GetEQUAL Executive Director Gaby Garcia-Vera on Tuesday announced the organization will shut down.
Garcia-Vera in a letter acknowledged their decision to fire Aaryn Lang as GetEQUAL’s Movement Building and Campaign Manager earlier this month “struck a nerve in the community.” Garcia-Vera also wrote several board members “had announced their plans to transition out” of GetEQUAL “before Aaryn’s transition out of the organization” and others “resigned in the midst of the social media controversy that followed.”
Garcia-Vera in the letter noted Lang demanded three months severance pay and an “overhaul” of GetEQUAL’s board of directors. The letter also said Lang demanded GetEQUAL make donations to the Marsha P. Johnson Institute, Trans Sistas of Color Collective, Black Queer and Intersectional Columbus and No Justice No Pride.
Garcia-Vera wrote Lang’s request for three months severance pay “is an amount greater than the total amount of all of the organization’s current net assets.”
Garcia-Vera said the demand to overhaul GetEQUAL’s board of directors is “fair, reasonable and appropriate.” Garcia-Vera noted GetEQUAL is unable to make donations to other organizations.
“However, we wholeheartedly embrace the spirit of this demand, and know that queer communities of color — especially trans women of color — have been historically under-resourced,” wrote Garcia-Vera. “The leadership of trans people of color has too often been erased from our movements, and their contributions have been undervalued in the pursuit of the advancement of ‘gay rights.'”
Garcia-Vera’s letter outlines “the responses to each of Aaryn’s demands, with as much openness and authenticity as possible.”
“But before I do that, I must share with you that — given our already fragile position — I do not believe GetEQUAL can recover from this controversy,” it adds. “Our financial assets are barely sufficient to cover our operations for more than a few weeks. Our board of directors has collapsed. Raising new revenue and rebuilding the board would be a tremendous challenge even if we weren’t in the middle of a social media storm.”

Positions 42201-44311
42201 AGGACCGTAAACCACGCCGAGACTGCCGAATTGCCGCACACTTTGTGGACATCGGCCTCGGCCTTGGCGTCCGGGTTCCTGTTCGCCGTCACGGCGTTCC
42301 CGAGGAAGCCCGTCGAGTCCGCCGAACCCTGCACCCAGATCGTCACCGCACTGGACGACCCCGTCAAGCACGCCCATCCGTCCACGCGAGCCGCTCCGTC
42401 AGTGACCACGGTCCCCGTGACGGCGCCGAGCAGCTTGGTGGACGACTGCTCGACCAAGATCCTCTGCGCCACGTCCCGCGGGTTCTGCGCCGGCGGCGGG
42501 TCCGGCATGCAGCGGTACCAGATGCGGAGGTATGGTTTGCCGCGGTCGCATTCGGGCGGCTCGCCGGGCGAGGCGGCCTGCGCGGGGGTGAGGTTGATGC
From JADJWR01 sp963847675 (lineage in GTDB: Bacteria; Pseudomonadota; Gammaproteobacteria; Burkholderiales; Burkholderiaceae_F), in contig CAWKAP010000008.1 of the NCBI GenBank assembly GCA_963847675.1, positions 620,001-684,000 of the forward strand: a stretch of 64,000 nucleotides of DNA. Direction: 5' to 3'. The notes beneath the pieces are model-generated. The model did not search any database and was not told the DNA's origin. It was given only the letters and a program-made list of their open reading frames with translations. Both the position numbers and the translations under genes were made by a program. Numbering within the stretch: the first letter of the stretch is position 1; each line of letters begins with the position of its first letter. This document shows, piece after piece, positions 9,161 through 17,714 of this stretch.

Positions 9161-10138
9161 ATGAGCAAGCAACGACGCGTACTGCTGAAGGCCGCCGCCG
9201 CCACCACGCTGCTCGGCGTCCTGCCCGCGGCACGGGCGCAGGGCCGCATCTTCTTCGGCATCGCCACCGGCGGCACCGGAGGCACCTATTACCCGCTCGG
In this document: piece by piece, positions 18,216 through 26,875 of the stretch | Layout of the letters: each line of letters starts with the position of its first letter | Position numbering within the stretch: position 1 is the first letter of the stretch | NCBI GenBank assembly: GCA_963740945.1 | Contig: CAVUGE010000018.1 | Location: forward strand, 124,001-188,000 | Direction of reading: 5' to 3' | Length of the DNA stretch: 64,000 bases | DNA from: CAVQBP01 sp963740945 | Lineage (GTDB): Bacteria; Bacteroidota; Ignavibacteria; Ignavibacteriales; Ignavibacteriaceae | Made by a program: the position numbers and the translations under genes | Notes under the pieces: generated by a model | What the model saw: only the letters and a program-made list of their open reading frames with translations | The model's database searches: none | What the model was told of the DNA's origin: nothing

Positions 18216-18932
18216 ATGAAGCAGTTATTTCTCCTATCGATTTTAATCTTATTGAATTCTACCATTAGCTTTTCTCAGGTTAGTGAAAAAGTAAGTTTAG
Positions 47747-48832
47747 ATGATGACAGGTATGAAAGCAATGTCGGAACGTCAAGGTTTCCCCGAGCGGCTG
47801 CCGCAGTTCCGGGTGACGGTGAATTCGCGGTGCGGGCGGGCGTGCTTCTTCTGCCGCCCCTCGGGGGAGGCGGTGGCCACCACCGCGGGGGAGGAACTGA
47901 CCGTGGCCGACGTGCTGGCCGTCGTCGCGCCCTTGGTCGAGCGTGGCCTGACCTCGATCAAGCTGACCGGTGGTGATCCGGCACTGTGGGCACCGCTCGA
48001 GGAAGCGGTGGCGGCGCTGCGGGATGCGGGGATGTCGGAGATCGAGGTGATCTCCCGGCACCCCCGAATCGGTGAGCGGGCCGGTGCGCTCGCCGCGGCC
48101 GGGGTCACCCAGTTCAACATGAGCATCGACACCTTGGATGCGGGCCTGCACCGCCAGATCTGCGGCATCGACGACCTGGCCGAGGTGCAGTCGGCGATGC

Garcia-Vera also expressed concern that GetEQUAL’s “capacity to advance our mission has been undermined.”
“GetEQUAL has always been the left of the left, the voice of the voiceless, and I don’t feel we can effectively play that role when there has been so much division and hurt among the communities that we mobilize and represent,” wrote Garcia-Vera.
GetEQUAL founded in 2010
Robin McGehee, who was co-director the National Equality March that took place in D.C. in 2009, and Kip Williams co-founded GetEQUAL in 2010.
GetEQUAL staged a series of protests against “Don’t Ask, Don’t Tell,” which included Lt. Dan Choi and other servicemembers handcuffing themselves to the White House fence.
Ellen Sturtz, a lesbian activist who was affiliated with GetEQUAL, in 2013 heckled then-first lady Michelle Obama during a Democratic National Committee fundraiser in D.C. over an executive order that would prohibit federal contractors from discriminating against their LGBT employees.
Then-President Obama in 2014 signed the executive order that took effect the following year. Jennicet Gutiérrez, a transgender undocumented immigrant who was affiliated with GetEQUAL, in 2015 heckled Obama over his administration’s immigration policy during a White House Pride reception.
GetEQUAL members in recent years have protested against racial profiling and other issues.
“The history of GetEQUAL — while short — is one that is rich in movement,” wrote Garcia-Vera in their letter. “We have seen our organization and its leaders take bold unapologetic action across movements and hold leaders accountable for both their actions and their inaction. We considered ourselves the left of the left, and in pursuit of that bold vision for liberation, we are proud to have played a role in the fight for LGBTQ people across this country.”
“We have supported the work of immigrant rights, racial, economic and reproductive justice as essential to LGBTQ justice,” added Garcia-Vera. “We do not live single-issue lives, and so while our focus has always been LGBTQ liberation, it has never been work that has existed in a silo from our other identities.”
Garcia-Vera in their letter notes “I will do my best to close GetEQUAL with responsible and loving stewardship.”
“I will work to assure that we pay all of our debts, and that all of our transitioning employees and contractors are treated with fairness and compassion,” said Garcia-Vera. “I will look for ways to pass on our intangible assets of contacts and other resources to other organizations that share our vision and values.”
McGehee on Tuesday lamented GetEQUAL’s closure.
“I simply feel heartbreak to see the ending of GetEQUAL at a time when it is needed the most,” she told the Washington Blade.